World War II Homefront Era: 1940s: War Vets Protest Housing Shortages
In this 1946 photograph, an interracial group of picketers line the front of the Tribune building-owned by the family of Republican Senator William Knowland. Their protest centers on Knowland's refusal to support low-income housing in the Oakland Hills. As I.L.W.U. and C.I.O. union members understood, minorities had a great need for government-subsidized public housing. The reason was not poverty, but racial discrimination by real-estate agents who would not sell African Americans homes in neighborhoods covered by restrictive housing covenants. The situation was similar in Southern California. In Los Angeles during 1946, African Americans accounted for 7 percent of the city's population, yet filed 46 percent of all the applications for the city's public housing.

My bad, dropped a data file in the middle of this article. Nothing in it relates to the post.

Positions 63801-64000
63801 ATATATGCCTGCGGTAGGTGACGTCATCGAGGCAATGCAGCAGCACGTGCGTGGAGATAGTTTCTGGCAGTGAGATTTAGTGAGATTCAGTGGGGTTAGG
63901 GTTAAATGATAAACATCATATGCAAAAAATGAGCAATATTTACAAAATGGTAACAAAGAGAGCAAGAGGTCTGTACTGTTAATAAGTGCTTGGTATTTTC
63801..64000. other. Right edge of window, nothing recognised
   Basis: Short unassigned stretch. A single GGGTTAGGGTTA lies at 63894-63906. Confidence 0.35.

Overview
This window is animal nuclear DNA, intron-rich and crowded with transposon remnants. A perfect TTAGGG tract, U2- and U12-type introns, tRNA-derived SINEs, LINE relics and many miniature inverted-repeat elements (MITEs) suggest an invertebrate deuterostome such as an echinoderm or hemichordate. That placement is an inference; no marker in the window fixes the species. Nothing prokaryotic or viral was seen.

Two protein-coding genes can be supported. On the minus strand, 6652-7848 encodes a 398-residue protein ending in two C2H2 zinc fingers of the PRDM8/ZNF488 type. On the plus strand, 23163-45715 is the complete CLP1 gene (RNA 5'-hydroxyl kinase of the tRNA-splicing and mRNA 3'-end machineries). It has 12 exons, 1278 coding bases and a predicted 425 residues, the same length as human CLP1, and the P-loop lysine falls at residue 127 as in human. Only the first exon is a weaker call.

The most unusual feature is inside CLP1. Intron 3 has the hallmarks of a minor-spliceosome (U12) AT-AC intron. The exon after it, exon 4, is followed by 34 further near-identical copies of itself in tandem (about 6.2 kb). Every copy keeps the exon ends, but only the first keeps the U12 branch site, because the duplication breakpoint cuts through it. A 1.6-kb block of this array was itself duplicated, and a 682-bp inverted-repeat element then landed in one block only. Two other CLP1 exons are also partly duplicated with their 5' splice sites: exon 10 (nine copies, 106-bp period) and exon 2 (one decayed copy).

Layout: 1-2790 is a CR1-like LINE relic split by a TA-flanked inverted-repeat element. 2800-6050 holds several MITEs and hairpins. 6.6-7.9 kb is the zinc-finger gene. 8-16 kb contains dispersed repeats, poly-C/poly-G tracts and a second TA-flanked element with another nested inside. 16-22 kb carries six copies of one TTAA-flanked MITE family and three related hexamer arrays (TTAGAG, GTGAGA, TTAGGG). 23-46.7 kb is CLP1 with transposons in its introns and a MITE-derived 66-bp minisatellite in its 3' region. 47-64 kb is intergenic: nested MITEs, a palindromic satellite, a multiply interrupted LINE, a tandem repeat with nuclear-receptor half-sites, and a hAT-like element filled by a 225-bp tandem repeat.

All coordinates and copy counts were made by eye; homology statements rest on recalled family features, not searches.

Raisin in the Sun, by Lorraine Hansberry, named "Best American Play" by New York Drama Critics in 1959. Film version from 1961 stars Sidney Poitier, and Ruby Dee. Story explores the impact of restrictive housing covenants on an African American family living in the Southside of Chicago.
The Shelly House-background on the 1948 Supreme Court Case against restrictive housing covenants
National Registrar of Historic Places-Sites of the Civil Rights Homepage
Fair Housing-the Other Civil Rights Movement